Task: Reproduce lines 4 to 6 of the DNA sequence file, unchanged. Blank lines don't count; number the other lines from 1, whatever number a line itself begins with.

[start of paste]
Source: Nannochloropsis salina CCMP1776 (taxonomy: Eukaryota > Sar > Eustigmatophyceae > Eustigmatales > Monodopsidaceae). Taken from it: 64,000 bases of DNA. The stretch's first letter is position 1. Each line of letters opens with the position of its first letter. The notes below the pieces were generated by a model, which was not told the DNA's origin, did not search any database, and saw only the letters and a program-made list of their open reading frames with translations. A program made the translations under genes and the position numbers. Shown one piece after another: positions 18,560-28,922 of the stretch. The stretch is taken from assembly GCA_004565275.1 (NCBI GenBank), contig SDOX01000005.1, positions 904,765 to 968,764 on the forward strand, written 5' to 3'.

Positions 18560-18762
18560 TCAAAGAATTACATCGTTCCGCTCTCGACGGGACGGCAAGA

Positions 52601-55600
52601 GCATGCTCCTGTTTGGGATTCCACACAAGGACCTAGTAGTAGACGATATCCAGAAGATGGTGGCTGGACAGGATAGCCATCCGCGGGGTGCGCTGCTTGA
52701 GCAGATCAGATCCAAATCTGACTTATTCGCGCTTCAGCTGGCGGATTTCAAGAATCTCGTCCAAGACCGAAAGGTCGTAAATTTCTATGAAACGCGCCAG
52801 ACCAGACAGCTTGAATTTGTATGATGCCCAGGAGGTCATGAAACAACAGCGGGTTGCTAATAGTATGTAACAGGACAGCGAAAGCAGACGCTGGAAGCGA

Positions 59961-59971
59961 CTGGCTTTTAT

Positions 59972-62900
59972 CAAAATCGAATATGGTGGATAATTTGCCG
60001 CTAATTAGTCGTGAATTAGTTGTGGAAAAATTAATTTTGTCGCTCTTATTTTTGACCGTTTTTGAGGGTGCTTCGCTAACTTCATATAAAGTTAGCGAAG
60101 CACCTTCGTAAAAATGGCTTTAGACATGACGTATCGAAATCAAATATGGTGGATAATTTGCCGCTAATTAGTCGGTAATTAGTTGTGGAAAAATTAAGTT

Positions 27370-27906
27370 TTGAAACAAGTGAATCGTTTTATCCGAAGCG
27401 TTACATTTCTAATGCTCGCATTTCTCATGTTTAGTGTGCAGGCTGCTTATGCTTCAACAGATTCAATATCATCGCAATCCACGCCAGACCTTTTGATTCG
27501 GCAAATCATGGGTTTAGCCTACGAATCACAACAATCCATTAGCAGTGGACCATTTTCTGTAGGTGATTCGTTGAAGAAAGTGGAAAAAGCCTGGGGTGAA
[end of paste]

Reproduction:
Positions 52601-55600
52601 GCATGCTCCTGTTTGGGATTCCACACAAGGACCTAGTAGTAGACGATATCCAGAAGATGGTGGCTGGACAGGATAGCCATCCGCGGGGTGCGCTGCTTGA
52701 GCAGATCAGATCCAAATCTGACTTATTCGCGCTTCAGCTGGCGGATTTCAAGAATCTCGTCCAAGACCGAAAGGTCGTAAATTTCTATGAAACGCGCCAG